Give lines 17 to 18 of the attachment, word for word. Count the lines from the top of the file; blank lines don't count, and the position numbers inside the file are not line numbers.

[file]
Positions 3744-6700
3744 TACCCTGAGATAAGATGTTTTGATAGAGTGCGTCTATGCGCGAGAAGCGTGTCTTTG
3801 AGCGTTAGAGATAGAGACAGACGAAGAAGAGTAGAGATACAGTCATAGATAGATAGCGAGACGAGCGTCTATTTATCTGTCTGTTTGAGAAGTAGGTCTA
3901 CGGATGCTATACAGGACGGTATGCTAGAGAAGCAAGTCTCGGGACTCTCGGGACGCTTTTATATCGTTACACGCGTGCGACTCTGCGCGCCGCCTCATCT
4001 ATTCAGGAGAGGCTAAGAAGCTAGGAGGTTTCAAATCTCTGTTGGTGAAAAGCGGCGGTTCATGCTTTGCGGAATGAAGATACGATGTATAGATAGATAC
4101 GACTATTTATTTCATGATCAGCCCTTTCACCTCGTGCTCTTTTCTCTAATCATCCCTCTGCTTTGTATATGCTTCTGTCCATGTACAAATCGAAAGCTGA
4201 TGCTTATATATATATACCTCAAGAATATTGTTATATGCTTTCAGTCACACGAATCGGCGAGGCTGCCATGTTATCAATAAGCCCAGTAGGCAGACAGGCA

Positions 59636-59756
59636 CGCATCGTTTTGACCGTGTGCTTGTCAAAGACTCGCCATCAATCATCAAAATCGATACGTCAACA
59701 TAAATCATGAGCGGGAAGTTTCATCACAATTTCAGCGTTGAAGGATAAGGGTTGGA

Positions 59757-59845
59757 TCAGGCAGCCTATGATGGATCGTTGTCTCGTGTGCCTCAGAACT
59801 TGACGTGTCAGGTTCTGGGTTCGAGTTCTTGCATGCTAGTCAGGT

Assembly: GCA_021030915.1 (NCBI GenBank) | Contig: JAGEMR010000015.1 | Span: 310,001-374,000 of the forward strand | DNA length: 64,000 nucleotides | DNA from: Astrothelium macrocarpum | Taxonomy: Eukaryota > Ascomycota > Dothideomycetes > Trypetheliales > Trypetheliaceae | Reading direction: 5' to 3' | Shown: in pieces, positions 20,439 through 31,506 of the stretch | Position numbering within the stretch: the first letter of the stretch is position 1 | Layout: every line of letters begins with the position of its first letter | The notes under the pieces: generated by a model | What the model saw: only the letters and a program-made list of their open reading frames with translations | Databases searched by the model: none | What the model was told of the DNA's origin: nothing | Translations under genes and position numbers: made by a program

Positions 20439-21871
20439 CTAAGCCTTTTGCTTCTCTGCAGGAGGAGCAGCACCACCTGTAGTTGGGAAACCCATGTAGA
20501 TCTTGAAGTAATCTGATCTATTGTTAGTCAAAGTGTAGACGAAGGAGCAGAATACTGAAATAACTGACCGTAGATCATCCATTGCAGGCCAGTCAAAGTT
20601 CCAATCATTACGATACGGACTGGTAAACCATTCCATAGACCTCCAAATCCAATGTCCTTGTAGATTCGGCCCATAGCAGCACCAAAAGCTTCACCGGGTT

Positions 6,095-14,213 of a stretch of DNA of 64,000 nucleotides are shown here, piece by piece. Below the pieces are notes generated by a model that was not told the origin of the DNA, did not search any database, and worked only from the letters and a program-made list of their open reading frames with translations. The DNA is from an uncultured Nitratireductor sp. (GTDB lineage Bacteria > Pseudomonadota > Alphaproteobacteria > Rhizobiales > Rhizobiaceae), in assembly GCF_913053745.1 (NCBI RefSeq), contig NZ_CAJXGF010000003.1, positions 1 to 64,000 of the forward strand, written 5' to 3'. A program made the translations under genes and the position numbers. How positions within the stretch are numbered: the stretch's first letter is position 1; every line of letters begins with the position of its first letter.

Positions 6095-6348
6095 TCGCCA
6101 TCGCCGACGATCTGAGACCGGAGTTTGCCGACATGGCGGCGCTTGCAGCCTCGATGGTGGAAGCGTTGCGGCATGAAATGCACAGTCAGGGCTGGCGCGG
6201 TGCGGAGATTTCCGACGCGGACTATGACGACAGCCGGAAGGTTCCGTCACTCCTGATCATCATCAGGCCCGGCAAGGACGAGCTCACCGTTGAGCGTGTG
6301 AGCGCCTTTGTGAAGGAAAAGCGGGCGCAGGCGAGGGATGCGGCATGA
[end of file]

20501 TCTTGAAGTAATCTGATCTATTGTTAGTCAAAGTGTAGACGAAGGAGCAGAATACTGAAATAACTGACCGTAGATCATCCATTGCAGGCCAGTCAAAGTT
20601 CCAATCATTACGATACGGACTGGTAAACCATTCCATAGACCTCCAAATCCAATGTCCTTGTAGATTCGGCCCATAGCAGCACCAAAAGCTTCACCGGGTT